Sitka anthropologist Richard Nelson called them the “The World’s Most Perfect Animal,” and their homecoming every year to Alaska’s forest streams, mighty rivers, and quiet creeks as “one of the greatest events in the living world.”
Of course he spoke of salmon, our miracles of nature.
Not only do these fish feed us, but they also bring people together in ways that are fairly, well, miraculous.
Take Bridgette and Isaac Reynolds, two people from opposite ends of the country, who found love in pursuit of these special fish.
Today they're life partners and owners of the fishing vessel Alaska — a wood troller that calls Sitka’s Eliason Harbor home.
Isaac is a fourth-generation Alaskan and has been fishing since he was a child. He was born in Valdez, where his parents worked in fish canneries, but his roots actually date back much further, to the famous Klondike Gold Rush in the 1890s. It was then that his great-grandfather moved from Seattle to Juneau to work as one of Alaska’s first dentists. Rumors still swirl that his great-grandfather may have helped miners smuggle gold, tax-free, back to the contiguous United States by clandestinely filling their teeth with the precious metal.
Bridgette’s Alaskan story is much more contemporary. It began on the first day of her sophomore year at Mount Holyoke College in Massachusetts, where she was a double major in geology and biology. Her roommate had just returned from a summer deckhanding on a hook-and-line salmon boat in Sitka.
“My roommate said ‘Bridgette, this is something that you have to do. It’s so you!’ And so the next summer I did it.”
After that first summer, Bridgette continued returning to Alaska every summer for the next few years to deckhand before moving to Sitka full-time to take a permanent job as a math and science teacher at Sitka’s middle school.
“I guess you can say it was the call of the wild,” Bridgette says.
“You could say that,” Isaac chuckles.
“I guess you can say it was the call of the wild.”
Isaac and Bridgette met through mutual friends. Soon they were dating, and when Isaac’s deckhand quit unexpectedly, Bridgette found herself gaffing salmon, icing holds, and baiting hooks on Isaac’s first boat, the F/V April L, a 32-foot Monterrey Clipper.
Like many fishermen in Alaska’s salmon fleet, it’s hard to make ends meet just fishing for salmon. That’s why Isaac crews on other boats longlining for halibut and sablefish in the offseason, while Bridgette continues to teach during the school year and fish for salmon with Isaac in the summer.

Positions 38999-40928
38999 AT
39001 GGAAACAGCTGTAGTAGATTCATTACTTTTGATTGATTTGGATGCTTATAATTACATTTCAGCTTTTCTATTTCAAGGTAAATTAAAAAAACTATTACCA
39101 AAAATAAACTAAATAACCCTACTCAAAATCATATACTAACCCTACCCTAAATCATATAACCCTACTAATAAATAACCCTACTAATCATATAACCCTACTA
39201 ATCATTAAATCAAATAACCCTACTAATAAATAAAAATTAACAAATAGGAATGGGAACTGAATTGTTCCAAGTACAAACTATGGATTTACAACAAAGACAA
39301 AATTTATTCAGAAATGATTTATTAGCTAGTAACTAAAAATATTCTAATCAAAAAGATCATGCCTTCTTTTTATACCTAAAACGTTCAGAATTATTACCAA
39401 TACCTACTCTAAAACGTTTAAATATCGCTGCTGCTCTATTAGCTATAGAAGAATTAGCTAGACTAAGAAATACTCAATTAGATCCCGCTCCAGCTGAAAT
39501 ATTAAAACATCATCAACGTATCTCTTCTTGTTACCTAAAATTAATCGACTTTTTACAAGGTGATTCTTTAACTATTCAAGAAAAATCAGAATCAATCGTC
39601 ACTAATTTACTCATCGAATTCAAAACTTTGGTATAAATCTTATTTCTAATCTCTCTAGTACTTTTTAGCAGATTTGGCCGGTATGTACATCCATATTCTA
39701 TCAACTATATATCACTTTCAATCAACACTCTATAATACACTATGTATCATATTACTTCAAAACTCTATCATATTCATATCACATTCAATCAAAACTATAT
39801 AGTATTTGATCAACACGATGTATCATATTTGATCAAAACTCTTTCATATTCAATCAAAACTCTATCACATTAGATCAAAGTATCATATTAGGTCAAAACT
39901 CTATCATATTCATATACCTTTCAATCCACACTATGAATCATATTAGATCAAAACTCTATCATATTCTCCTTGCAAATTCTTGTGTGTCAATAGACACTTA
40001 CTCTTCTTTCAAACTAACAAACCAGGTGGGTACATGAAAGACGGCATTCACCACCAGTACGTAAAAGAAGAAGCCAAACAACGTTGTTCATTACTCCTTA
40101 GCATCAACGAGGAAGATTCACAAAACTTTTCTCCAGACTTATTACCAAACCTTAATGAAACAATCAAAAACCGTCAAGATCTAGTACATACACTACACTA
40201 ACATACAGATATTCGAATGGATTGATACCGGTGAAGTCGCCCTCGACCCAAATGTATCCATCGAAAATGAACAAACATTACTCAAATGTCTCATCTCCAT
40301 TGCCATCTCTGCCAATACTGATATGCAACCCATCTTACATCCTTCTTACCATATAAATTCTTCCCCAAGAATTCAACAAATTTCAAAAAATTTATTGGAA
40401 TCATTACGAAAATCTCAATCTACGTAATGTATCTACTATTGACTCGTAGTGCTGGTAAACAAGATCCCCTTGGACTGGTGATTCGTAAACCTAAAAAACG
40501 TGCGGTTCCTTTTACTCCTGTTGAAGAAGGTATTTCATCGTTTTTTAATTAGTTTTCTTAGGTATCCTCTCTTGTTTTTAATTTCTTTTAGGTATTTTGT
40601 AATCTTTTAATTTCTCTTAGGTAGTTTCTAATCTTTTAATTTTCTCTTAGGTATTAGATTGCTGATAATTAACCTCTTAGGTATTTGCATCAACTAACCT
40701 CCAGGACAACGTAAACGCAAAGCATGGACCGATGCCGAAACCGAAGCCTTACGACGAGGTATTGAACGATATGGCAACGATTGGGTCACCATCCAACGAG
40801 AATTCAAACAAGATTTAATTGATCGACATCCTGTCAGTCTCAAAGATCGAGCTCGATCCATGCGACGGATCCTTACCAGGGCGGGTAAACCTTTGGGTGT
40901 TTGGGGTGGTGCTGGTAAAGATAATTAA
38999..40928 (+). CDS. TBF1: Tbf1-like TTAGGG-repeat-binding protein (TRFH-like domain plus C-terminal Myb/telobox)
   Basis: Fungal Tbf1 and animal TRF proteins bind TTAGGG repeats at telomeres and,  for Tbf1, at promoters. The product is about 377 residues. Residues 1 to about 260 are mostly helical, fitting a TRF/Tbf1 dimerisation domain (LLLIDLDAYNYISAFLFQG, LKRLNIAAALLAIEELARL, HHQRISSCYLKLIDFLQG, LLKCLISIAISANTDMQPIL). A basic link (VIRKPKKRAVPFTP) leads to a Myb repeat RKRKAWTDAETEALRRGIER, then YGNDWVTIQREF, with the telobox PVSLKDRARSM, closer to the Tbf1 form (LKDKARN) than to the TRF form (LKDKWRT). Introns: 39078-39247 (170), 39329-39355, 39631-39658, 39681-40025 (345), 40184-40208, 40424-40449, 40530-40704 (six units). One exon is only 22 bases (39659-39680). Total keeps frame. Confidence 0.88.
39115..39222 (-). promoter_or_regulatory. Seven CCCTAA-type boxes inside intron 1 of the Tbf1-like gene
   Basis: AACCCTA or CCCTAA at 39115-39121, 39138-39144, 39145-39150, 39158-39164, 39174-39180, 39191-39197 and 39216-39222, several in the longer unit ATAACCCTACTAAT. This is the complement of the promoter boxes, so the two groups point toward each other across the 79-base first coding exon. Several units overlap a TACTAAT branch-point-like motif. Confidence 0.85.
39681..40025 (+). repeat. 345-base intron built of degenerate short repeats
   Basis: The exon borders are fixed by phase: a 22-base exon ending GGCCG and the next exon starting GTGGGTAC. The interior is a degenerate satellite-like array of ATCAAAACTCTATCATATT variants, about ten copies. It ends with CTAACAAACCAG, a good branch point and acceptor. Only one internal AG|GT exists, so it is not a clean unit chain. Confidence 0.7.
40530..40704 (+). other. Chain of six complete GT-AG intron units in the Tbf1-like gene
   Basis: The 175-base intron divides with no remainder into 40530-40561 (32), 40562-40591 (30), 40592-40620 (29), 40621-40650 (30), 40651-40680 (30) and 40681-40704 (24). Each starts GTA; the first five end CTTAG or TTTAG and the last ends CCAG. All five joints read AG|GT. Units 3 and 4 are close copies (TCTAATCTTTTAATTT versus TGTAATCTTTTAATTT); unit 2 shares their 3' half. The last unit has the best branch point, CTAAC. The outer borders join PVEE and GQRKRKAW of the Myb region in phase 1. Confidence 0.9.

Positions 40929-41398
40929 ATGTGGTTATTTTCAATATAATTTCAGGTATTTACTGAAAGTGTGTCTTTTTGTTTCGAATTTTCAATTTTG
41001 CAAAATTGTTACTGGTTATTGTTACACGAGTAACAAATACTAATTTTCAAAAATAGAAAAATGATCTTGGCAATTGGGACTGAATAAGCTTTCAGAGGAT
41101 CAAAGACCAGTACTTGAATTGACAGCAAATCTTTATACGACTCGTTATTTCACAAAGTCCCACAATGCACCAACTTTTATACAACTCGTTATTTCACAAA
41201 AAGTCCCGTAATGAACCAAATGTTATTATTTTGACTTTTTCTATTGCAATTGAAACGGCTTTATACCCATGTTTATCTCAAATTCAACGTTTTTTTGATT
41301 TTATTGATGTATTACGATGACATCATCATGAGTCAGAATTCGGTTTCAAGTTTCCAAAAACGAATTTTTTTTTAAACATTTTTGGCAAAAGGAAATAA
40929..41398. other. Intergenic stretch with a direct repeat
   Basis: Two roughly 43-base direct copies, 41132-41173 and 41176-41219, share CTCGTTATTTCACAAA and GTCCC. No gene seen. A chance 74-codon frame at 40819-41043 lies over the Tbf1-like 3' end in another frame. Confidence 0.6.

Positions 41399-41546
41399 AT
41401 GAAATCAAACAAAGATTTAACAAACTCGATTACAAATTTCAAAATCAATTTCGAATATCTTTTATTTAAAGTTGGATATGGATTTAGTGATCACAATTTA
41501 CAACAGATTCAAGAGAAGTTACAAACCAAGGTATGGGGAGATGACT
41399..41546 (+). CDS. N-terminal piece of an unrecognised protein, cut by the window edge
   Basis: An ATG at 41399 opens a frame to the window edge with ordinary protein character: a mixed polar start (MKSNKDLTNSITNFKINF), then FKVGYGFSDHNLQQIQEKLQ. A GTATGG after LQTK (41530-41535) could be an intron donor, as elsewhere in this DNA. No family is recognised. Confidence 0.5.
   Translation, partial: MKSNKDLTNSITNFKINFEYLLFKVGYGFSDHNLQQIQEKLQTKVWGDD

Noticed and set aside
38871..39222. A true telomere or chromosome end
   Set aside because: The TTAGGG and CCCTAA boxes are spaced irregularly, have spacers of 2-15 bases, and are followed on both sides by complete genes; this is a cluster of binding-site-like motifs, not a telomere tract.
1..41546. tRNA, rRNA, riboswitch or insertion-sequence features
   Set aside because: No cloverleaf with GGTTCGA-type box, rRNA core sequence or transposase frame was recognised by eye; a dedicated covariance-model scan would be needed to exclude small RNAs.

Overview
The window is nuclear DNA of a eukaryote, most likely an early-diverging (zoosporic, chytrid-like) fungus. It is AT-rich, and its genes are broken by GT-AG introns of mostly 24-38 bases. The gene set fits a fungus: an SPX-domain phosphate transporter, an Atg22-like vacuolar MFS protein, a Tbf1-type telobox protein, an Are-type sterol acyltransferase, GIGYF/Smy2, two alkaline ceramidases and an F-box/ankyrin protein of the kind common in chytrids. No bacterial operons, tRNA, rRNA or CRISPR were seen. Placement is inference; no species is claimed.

“I’m the first deckhand that ever lasted more than 6 weeks with Isaac."
“I’m the first deckhand that ever lasted more than 6 weeks with Isaac. I think he liked me because I didn’t get seasick,” she laughs.
“I also thought you were the best because you called me out when I was being an idiot. No one had ever done that before,” shrugs Isaac.
Not unlike our seafood customers, Isaac and Bridgette love cooking and eating salmon. At home and on the boat, they eat seafood nearly every day. Their favorite way to prepare salmon is ceviche.
“We eat the ceviche all the time,” Bridgette says.
“We even had a five-gallon bucket of it at our wedding!” Isaac laughs.
In fact, Bridgette generously shared her recipe for salmon ceviche so you can make it at home the same way they do on the boat.
A few years after getting married, Isaac and Bridget had their first son, Clayton, who stayed home with Bridgette while Isaac went out trolling for salmon on the April L during the summer season.
Clayton was followed by the birth of their second son, Oscar, and soon they were looking for a bigger boat.
“The April L was too small to bring the kiddos. We wanted to have a boat that could accommodate the whole family,” Bridgette says.
“We wanted our kids to grow up fishing for salmon and making memories together.”
That’s why Isaac bought a new boat last year, the aptly named F/V Alaska, which can fit all four Reynolds, including Oscar and Clayton.
Isaac and Bridgette love different aspects of the salmon harvest. For Isaac, it’s about reeling in big fish, the pursuit of the next strike, and the thrill of landing the majestic ocean creatures.
As Bridgette notes, it can be all-consuming. “Even when Isaac isn’t commercial fishing, he wants to fish for subsistence and recreation. When there’s a fish on the line, there’s not anything else in the world that is more important to him,” she smiles.
For Bridgette, the salmon harvest represents the opportunity to be out in the pristine Alaskan wild. “I love catching salmon because it lets me be on the water. It hits a certain time in the spring and I start smelling the ocean and I know that it’s time to go. It’s just something that’s magic to me,” she says.
“It’s just something that’s magic to me,”
When they aren’t eating ceviche, Bridgette and Isaac love spending time fishing with their sons and hunting for Sitka black-tail deer on the remote wilderness islands surrounding Sitka.